A Travellerspoint blog

On the road again

Heading east to the Okavanga Delta with a stop at Rundu

sunny 29 °C
View Trip of the Half Century on IronladyTravels's travel map.

We spent two days after Etosha basically driving with a stop in the town of Rundu at a river side camp in Botswana.

Lunch both days was a “packed” lunch from our accommodations which meant really non-exciting food. It was boring to eat so I shall not bore you with a description. We became experts at standing on a dusty shoulder eating and using primitive bathroom facilities (or simply using the min-bus as a “privacy screen”). We had an early morning the first day as we had hoped to see the giraffe kill at the water hole (the previous evening, the lions were stalking the giraffes and the ground was rocky which gave the lions the edge). However, if the lions were successful, the action occurred at a discreet distance from the road. The waterhole (aka scene of the crime) was empty and there were no antelope like creatures around which apparently is a sign that the lions were still in the vicinity. But because of the early morning start, many people on the bus spent most of their time examining the insides of their eyelids. I listened to podcasts (and dozed). I’m feeling like my synapses were fired as I listened to podcasts about Teddy Roosevelt (the anit-trust efforts and his rebellion against the party apparatchiks had a very familiar feeling), the Green Howards role in the Dday invasion, how the british royal family behaved in WW1.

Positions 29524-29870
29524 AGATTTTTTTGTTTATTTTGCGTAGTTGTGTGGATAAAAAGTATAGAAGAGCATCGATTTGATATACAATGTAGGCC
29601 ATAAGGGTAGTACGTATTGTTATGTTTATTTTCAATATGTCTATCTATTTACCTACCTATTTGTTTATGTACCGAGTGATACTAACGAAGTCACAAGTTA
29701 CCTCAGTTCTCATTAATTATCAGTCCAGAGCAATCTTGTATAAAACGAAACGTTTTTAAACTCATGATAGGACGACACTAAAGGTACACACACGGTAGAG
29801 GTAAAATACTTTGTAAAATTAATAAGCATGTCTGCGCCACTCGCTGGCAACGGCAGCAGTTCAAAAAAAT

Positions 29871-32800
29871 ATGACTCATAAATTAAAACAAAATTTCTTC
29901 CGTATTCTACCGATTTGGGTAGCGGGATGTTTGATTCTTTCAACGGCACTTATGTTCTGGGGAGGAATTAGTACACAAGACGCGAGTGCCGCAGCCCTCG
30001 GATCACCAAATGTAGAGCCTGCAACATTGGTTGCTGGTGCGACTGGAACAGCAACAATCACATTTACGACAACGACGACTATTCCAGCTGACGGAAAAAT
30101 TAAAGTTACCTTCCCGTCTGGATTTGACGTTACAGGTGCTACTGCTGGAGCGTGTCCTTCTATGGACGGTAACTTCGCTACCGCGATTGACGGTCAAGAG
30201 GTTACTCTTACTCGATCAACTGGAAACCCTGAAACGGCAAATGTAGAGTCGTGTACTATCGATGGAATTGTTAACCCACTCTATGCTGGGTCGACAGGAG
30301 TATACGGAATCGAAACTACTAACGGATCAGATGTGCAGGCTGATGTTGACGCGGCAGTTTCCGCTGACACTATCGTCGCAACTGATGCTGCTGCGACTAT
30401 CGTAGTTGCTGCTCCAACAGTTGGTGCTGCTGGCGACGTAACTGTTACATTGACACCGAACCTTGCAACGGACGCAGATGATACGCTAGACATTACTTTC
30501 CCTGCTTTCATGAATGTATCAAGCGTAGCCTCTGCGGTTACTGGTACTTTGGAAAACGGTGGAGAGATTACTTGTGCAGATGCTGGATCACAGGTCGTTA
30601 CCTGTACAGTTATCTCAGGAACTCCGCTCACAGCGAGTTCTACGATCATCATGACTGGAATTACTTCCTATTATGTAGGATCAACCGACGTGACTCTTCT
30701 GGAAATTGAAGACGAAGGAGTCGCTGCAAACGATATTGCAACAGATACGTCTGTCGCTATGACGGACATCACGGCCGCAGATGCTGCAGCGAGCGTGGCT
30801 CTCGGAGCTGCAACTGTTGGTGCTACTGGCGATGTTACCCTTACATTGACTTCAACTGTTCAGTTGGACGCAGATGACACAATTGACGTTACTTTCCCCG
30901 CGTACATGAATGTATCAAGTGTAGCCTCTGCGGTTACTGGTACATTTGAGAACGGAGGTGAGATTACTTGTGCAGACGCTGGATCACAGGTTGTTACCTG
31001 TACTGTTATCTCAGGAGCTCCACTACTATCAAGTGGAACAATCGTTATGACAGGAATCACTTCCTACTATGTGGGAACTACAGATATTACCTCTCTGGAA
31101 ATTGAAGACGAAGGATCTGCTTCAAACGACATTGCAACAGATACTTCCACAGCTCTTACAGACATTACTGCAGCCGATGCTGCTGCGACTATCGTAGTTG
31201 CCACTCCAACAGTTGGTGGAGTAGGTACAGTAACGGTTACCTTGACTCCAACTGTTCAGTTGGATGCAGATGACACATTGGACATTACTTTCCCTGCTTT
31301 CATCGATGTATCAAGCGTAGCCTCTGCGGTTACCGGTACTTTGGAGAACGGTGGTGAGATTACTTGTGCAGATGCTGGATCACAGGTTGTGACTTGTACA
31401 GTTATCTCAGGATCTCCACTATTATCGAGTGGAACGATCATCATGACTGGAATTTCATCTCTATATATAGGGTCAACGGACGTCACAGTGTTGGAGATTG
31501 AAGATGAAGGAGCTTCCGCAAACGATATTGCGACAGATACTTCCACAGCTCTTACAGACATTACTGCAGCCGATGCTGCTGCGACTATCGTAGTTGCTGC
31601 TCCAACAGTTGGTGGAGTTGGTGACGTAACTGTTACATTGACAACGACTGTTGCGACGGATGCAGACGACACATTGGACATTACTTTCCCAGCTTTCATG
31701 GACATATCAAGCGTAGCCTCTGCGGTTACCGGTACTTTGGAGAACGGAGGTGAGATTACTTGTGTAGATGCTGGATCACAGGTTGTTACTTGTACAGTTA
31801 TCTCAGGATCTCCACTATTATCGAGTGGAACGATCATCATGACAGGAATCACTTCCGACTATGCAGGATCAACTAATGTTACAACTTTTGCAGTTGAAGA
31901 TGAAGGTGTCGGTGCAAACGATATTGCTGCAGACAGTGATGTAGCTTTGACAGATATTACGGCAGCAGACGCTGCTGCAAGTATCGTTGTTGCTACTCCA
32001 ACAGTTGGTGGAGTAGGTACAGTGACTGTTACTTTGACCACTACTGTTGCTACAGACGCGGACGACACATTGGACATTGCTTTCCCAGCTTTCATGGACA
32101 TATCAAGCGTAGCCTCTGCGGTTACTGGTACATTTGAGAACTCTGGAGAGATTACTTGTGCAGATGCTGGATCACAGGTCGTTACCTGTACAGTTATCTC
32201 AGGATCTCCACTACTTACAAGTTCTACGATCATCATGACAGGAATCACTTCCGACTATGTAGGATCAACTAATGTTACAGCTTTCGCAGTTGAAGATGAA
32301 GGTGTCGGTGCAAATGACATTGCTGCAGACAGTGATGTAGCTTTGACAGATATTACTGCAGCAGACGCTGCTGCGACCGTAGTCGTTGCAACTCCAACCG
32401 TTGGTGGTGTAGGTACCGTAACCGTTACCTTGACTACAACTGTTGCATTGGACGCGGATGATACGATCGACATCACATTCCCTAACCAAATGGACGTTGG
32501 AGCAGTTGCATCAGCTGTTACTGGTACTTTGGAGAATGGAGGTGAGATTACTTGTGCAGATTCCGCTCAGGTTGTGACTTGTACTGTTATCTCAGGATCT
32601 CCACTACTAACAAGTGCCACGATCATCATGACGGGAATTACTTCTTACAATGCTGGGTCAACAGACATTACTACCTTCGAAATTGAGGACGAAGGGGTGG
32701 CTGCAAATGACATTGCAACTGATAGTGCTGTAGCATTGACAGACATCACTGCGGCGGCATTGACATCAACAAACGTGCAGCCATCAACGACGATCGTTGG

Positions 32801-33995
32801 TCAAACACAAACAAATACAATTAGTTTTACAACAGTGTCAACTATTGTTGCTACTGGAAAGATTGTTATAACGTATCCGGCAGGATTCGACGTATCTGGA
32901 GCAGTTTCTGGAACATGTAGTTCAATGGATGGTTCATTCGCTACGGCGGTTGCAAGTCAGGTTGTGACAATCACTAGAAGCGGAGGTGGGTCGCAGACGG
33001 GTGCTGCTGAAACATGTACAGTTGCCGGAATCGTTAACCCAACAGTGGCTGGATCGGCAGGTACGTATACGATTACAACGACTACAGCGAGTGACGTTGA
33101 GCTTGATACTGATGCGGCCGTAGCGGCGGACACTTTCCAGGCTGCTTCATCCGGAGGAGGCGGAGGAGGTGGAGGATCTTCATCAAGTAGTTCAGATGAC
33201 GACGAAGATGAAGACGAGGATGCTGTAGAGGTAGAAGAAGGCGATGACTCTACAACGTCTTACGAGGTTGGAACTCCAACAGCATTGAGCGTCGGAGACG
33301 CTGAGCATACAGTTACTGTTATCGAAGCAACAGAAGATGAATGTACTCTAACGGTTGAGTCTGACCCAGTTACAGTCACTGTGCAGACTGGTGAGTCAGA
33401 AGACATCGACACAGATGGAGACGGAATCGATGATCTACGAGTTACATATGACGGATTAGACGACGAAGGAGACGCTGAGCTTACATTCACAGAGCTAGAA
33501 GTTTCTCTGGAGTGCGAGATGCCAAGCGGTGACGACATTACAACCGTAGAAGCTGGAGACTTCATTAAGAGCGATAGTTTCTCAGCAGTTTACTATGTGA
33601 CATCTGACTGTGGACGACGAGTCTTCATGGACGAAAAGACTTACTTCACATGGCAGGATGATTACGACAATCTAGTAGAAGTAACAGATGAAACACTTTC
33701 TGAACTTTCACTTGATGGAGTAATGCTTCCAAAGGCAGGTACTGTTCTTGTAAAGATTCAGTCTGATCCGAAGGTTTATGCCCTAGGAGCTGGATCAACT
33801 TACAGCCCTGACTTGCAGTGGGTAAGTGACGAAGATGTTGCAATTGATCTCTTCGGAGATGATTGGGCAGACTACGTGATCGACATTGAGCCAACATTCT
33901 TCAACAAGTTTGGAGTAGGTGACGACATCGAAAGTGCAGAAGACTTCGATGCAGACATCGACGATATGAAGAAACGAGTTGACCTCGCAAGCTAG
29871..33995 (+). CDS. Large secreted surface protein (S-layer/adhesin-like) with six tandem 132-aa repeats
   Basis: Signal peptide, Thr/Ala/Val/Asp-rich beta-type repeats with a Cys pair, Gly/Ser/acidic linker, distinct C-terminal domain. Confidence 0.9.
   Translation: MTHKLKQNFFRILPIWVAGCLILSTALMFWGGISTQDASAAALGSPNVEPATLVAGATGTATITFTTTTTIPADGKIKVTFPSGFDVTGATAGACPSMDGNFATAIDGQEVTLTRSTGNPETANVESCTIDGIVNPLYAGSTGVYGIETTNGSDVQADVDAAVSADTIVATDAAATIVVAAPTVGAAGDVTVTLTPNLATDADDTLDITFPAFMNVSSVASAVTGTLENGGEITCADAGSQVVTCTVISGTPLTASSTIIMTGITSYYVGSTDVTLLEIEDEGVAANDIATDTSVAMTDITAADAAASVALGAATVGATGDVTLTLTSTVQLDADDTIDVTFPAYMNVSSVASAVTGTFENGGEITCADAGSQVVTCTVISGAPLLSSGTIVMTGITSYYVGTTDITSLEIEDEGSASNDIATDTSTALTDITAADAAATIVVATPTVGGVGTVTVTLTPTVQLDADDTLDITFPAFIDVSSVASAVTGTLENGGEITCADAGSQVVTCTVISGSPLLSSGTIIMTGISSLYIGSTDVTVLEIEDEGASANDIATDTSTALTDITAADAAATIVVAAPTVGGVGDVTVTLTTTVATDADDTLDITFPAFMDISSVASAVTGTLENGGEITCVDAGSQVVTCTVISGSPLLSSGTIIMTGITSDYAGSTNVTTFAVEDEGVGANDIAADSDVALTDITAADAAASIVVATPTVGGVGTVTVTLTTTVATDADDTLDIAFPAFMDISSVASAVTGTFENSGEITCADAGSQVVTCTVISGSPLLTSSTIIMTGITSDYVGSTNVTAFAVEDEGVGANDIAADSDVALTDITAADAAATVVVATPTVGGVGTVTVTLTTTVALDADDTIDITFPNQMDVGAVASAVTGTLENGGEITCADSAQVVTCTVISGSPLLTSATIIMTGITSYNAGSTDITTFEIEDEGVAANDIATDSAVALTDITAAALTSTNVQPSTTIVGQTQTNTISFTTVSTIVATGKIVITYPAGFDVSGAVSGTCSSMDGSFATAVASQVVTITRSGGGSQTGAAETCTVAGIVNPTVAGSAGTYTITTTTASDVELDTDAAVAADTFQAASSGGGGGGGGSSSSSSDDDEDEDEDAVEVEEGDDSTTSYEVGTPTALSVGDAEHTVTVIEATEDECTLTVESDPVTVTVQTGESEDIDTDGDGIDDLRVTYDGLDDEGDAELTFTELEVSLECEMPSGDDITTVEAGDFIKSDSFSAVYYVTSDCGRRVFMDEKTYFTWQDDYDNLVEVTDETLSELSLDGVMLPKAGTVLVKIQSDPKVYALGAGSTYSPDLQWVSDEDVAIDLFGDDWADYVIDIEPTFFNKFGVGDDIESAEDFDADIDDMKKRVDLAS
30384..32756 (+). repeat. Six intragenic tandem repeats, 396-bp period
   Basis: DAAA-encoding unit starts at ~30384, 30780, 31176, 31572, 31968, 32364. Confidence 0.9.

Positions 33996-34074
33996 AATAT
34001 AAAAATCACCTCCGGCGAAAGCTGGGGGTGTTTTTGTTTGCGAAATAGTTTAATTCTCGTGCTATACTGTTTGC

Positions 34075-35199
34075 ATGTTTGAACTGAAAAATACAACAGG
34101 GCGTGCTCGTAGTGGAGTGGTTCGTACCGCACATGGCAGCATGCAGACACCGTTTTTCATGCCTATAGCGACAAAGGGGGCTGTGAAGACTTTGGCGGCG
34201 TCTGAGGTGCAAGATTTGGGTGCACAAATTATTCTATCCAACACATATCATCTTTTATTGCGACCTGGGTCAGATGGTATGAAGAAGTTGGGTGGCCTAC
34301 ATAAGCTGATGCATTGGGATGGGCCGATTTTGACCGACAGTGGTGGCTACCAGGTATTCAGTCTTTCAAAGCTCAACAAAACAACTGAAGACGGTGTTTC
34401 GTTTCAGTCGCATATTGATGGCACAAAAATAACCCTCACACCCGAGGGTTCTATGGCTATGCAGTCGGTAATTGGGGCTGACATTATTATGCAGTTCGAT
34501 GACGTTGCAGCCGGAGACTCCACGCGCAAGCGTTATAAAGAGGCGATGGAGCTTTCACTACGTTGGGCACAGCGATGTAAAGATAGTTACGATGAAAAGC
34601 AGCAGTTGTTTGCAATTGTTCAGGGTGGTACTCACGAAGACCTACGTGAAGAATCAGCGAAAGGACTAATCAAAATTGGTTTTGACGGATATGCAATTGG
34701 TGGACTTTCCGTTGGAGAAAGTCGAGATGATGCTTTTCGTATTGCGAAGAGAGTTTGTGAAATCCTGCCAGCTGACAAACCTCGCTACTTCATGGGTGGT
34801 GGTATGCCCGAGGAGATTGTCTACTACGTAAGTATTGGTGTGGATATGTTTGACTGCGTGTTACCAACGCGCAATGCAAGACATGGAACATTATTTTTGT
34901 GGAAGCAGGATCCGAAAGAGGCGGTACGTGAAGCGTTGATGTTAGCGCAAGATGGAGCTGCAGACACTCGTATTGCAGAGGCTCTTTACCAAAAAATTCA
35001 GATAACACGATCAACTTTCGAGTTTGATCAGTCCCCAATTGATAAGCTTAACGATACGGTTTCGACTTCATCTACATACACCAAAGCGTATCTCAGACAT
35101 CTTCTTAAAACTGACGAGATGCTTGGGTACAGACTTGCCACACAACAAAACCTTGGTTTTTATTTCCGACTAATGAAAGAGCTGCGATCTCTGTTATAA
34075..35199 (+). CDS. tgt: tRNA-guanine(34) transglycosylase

Rundu is a town about equi-distant between Victoria Falls and Etosha. It is a “major” urban area with a university and lots of shops etc. It is also very fast growing - the population doubled in the last few years. So there are a lot of shanty towns - tin shacks or maybe cinder blocks. The shops are all very modern and very clean. The pay per use toilets (the equivalent of maybe 25 cents canadian) are very clean. We kept our eyes open for a sweat shirt for Ben but nothing in the shops was aimed at a tourist market. We saw another “Canadian Store” which apparently is a chain in Africa. They sell nothing with a canada logo or motif on it so I’m not clear what about it is canadian.


We stopped briefly at two different “shopping areas” - where we stocked up on bus essentials (paper towels, wet wipes, apples, cookies, juice boxes). Paul also hunted down throat lozenges as the dry air is irritating his nose and throat. (and here I thought that people with breathing trouble were sent to places like Ariozna for the dry air). Some of my Aussie fellow travelers bought shoes. The big task for the two older aussie men on the trip was fixing the bus microphone. They tried electrical tape but then realized that a wire had separated so they hunted down someone with a soldering iron. The one man also dismantled two seats for which the recline function wasn’t working well and fixed them. The two men are brothers-in-law and they remind me of my dad and Uncle Arlan in terms of dynamics and the need to demonstrate current relevancy.

Sign at one gas station